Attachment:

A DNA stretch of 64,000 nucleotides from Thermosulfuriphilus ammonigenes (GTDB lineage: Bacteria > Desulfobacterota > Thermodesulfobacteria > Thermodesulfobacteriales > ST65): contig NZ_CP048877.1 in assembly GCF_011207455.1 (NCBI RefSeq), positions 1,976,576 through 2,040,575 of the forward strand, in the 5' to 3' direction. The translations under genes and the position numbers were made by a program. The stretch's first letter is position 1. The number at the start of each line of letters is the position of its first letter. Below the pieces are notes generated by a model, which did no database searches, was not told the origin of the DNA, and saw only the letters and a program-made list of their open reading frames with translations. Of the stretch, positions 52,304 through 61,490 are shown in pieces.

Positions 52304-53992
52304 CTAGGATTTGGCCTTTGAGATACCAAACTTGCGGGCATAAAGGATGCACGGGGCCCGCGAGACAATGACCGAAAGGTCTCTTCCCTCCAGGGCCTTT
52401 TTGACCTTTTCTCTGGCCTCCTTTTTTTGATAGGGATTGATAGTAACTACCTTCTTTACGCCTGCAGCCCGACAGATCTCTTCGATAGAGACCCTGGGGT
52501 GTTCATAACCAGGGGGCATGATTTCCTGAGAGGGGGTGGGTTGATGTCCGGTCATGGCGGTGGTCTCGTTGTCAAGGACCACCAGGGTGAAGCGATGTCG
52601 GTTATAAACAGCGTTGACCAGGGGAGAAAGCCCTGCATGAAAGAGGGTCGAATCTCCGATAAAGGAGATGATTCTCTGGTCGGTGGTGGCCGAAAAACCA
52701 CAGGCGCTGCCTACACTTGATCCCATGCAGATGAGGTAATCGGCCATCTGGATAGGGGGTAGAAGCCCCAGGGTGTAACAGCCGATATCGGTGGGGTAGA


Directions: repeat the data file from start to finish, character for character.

A DNA stretch of 64,000 nucleotides from Thermosulfuriphilus ammonigenes (GTDB lineage: Bacteria > Desulfobacterota > Thermodesulfobacteria > Thermodesulfobacteriales > ST65): contig NZ_CP048877.1 in assembly GCF_011207455.1 (NCBI RefSeq), positions 1,976,576 through 2,040,575 of the forward strand, in the 5' to 3' direction. The translations under genes and the position numbers were made by a program. The stretch's first letter is position 1. The number at the start of each line of letters is the position of its first letter. Below the pieces are notes generated by a model, which did no database searches, was not told the origin of the DNA, and saw only the letters and a program-made list of their open reading frames with translations. Of the stretch, positions 52,304 through 61,490 are shown in pieces.

Positions 52304-53992
52304 CTAGGATTTGGCCTTTGAGATACCAAACTTGCGGGCATAAAGGATGCACGGGGCCCGCGAGACAATGACCGAAAGGTCTCTTCCCTCCAGGGCCTTT
52401 TTGACCTTTTCTCTGGCCTCCTTTTTTTGATAGGGATTGATAGTAACTACCTTCTTTACGCCTGCAGCCCGACAGATCTCTTCGATAGAGACCCTGGGGT
52501 GTTCATAACCAGGGGGCATGATTTCCTGAGAGGGGGTGGGTTGATGTCCGGTCATGGCGGTGGTCTCGTTGTCAAGGACCACCAGGGTGAAGCGATGTCG
52601 GTTATAAACAGCGTTGACCAGGGGAGAAAGCCCTGCATGAAAGAGGGTCGAATCTCCGATAAAGGAGATGATTCTCTGGTCGGTGGTGGCCGAAAAACCA
52701 CAGGCGCTGCCTACACTTGATCCCATGCAGATGAGGTAATCGGCCATCTGGATAGGGGGTAGAAGCCCCAGGGTGTAACAGCCGATATCGGTGGGGTAGA